In total, 72% of consumer-facing companies have set targets for clean energy. Other industries are also doing well, with 60% of real estate and 57% of IT companies setting at least one target.
Lance Pierce, president of CDP North America (formerly the Carbon Disclosure Project), says public pressure is a factor in this change. “There is a lot of awareness among consumers and a lot of demand, and companies are responsive to that,” he told Fast Company.
For these companies, fighting climate change is becoming a vital part of their corporate responsibility.
But not all industries are on board. Energy companies are notably lagging when it comes to setting targets. In fact, the number of companies with one or more energy target has fallen from 25% three years ago to a dismal 11% today.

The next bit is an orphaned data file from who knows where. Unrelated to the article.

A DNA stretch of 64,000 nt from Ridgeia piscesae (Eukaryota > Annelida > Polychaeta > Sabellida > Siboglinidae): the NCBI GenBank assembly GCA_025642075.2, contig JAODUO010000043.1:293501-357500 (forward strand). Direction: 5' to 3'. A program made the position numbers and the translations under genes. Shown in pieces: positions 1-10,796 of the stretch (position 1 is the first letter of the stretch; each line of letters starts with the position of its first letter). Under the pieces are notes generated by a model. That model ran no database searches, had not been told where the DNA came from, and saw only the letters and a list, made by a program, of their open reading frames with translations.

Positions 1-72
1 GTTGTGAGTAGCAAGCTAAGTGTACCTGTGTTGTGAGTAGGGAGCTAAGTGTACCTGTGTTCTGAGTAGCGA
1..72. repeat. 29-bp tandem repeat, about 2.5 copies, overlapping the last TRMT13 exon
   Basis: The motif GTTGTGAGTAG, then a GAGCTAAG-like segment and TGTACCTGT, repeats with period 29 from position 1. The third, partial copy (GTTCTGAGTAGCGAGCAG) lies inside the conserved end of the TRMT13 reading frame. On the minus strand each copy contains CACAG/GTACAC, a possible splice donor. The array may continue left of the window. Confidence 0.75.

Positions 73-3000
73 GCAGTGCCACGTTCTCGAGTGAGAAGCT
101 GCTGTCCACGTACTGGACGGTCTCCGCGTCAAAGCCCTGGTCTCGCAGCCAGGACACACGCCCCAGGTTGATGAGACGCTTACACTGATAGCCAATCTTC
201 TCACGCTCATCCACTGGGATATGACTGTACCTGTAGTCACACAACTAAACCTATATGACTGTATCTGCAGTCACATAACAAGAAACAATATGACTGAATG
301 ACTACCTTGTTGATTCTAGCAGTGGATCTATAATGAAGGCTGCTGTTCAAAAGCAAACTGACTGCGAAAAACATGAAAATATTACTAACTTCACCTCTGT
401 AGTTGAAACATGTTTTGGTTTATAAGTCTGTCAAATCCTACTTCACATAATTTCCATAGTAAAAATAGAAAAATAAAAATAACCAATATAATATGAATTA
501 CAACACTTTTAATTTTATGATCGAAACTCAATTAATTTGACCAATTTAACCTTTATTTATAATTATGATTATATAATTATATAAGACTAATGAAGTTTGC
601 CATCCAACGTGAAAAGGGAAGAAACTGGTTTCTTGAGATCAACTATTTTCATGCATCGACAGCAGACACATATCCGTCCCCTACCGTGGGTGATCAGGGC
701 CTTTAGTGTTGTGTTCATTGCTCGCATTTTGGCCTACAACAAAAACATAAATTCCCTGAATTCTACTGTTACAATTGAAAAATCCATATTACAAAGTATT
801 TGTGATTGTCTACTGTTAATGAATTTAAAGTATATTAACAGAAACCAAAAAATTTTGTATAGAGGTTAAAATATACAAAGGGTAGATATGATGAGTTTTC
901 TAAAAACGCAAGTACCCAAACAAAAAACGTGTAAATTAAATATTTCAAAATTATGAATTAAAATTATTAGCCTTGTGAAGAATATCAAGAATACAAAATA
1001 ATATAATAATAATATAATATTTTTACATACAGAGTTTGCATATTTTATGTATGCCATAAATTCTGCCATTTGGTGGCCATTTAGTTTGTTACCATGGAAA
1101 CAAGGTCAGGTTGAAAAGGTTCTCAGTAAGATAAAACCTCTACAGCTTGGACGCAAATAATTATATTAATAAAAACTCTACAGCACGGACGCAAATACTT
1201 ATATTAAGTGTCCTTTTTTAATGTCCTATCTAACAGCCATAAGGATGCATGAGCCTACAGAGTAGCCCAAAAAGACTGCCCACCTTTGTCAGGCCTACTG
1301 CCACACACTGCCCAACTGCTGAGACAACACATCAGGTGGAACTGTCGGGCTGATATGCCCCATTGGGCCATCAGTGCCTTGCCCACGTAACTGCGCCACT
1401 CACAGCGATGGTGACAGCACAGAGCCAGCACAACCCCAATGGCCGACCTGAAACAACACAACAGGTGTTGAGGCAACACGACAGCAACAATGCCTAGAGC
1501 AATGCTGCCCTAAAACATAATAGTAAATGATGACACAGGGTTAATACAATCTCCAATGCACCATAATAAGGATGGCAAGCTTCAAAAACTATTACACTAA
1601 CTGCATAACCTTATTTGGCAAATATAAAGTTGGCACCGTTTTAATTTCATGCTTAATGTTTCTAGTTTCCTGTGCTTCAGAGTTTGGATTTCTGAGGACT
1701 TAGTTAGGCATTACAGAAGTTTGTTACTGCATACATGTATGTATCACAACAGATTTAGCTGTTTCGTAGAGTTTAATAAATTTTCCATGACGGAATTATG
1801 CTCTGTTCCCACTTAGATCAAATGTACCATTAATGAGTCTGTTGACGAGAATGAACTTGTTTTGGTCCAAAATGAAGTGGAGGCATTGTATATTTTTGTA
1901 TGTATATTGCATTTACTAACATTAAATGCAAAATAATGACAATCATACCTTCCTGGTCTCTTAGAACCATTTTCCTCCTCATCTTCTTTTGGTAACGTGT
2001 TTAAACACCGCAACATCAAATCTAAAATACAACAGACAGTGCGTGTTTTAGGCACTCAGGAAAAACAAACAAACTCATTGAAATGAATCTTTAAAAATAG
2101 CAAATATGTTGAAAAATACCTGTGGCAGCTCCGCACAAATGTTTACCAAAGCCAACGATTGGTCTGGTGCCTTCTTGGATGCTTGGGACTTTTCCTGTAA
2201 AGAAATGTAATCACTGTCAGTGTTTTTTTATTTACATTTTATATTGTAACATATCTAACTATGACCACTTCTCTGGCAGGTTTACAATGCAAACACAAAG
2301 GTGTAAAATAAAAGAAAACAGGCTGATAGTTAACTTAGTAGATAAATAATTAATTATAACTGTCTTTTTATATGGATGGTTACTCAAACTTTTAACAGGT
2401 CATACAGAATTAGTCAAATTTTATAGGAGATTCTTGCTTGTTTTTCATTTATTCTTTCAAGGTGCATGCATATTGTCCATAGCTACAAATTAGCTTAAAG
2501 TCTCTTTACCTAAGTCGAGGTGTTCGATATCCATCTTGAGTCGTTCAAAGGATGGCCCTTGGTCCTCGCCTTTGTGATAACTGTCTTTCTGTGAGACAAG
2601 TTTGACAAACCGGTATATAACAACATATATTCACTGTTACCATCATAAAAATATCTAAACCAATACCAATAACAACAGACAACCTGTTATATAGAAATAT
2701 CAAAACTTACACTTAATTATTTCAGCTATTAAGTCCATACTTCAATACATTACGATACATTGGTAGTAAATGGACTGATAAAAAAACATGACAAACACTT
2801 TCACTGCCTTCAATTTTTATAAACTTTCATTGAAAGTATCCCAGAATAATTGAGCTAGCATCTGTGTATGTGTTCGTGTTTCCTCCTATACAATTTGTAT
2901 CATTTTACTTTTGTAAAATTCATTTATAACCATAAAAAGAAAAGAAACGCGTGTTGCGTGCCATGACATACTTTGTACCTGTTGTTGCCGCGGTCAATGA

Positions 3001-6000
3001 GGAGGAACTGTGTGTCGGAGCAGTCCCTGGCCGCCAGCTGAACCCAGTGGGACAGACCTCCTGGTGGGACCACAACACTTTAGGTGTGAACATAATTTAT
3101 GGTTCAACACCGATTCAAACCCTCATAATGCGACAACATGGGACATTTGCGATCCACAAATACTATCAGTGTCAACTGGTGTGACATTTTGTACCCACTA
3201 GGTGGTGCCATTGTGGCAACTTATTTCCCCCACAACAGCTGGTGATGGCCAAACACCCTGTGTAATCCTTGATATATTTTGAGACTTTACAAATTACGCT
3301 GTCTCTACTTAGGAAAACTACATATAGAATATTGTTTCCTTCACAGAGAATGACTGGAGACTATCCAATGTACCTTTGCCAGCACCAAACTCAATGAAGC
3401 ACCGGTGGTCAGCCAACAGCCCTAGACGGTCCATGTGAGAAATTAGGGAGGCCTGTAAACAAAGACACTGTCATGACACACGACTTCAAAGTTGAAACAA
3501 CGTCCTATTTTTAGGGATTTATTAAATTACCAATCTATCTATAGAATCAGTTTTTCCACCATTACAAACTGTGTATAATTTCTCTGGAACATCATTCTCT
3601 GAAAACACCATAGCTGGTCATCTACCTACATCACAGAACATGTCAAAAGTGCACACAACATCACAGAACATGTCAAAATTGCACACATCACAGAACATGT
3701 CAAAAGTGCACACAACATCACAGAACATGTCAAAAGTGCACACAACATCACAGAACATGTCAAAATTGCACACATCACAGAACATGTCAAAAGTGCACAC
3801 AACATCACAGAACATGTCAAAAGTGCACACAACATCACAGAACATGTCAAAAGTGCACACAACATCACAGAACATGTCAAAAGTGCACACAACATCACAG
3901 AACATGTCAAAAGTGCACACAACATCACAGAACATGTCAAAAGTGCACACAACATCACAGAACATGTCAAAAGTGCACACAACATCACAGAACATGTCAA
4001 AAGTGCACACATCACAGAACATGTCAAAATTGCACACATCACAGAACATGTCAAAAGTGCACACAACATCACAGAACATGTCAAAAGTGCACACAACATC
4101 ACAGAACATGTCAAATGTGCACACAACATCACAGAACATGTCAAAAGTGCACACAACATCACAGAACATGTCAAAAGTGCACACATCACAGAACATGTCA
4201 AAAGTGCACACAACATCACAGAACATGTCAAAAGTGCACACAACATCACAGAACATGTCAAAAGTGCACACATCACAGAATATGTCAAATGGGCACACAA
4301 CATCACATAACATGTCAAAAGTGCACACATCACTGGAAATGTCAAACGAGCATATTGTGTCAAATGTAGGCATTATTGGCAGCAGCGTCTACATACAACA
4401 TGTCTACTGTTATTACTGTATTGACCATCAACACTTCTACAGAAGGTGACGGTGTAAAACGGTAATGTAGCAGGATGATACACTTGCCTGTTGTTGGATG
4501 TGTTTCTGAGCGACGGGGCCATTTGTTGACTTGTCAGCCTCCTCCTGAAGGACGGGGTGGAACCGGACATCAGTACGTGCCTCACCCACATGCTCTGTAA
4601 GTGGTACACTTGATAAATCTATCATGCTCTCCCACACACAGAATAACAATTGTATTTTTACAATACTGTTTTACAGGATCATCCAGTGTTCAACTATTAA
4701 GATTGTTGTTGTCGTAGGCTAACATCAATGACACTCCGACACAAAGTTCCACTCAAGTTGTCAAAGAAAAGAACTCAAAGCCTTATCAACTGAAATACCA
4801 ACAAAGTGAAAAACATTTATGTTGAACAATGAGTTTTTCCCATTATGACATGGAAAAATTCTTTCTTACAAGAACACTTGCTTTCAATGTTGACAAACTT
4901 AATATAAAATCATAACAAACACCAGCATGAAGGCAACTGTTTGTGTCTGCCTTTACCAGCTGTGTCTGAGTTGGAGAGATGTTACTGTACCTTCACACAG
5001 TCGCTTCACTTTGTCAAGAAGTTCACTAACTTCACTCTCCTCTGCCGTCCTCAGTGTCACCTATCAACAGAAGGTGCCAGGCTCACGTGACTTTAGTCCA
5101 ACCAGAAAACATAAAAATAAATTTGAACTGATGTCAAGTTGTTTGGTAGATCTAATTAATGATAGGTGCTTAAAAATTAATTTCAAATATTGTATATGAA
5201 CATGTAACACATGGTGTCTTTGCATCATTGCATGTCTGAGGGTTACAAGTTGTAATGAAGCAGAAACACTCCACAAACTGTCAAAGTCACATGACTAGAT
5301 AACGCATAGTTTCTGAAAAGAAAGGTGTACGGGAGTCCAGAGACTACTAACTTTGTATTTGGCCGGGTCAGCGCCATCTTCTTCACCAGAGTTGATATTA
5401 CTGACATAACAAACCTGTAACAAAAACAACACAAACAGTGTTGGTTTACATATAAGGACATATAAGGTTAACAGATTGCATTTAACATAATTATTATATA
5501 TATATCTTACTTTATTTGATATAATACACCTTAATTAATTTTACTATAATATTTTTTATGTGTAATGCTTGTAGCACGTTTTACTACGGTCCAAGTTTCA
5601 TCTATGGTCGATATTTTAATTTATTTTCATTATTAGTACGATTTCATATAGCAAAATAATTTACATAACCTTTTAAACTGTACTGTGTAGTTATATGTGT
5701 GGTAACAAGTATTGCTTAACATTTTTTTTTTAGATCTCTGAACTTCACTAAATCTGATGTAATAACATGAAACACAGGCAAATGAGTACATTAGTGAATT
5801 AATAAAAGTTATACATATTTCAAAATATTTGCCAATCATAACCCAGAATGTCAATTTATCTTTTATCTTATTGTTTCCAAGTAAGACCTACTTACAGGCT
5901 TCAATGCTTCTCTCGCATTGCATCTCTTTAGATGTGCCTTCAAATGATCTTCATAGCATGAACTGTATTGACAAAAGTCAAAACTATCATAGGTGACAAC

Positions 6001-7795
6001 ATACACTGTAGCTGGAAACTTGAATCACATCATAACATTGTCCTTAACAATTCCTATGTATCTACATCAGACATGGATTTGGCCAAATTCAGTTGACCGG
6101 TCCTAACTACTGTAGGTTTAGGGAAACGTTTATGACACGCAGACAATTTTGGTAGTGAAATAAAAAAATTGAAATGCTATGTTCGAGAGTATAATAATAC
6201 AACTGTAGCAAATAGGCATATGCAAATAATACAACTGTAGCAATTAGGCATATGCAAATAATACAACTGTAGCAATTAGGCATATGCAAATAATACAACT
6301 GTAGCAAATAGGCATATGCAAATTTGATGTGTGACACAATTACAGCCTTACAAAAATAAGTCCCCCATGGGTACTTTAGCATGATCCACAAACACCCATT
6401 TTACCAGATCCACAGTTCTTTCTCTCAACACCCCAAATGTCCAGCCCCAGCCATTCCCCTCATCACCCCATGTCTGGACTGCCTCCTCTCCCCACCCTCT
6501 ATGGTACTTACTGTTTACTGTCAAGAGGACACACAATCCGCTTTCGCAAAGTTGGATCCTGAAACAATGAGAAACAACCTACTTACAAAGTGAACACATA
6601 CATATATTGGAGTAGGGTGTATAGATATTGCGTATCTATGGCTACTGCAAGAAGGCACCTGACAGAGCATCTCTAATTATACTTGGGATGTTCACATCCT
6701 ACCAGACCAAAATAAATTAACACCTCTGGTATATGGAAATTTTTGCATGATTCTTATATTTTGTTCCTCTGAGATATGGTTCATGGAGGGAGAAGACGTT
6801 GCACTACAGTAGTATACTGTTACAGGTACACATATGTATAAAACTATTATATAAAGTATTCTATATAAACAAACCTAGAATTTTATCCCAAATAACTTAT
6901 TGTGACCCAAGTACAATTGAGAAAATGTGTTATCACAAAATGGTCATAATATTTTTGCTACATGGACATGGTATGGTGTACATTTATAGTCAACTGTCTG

Pierce says many energy companies claim there needs to be a “level playing field”, such as a national or international climate agreement, that holds all energy companies to the same standard. In other words, they’re waiting for the government to step in and force their hand before they change how they do business.
Unfortunately, with the current administration, fighting climate change is not a priority.
Still, this report is a bright spot over overall. While the Trump Administration is working to undo much of its predecessor’s clean energy and climate regulations, American corporations are moving in the opposite direction.
Solar power is on the rise, and countries around the world are catching on.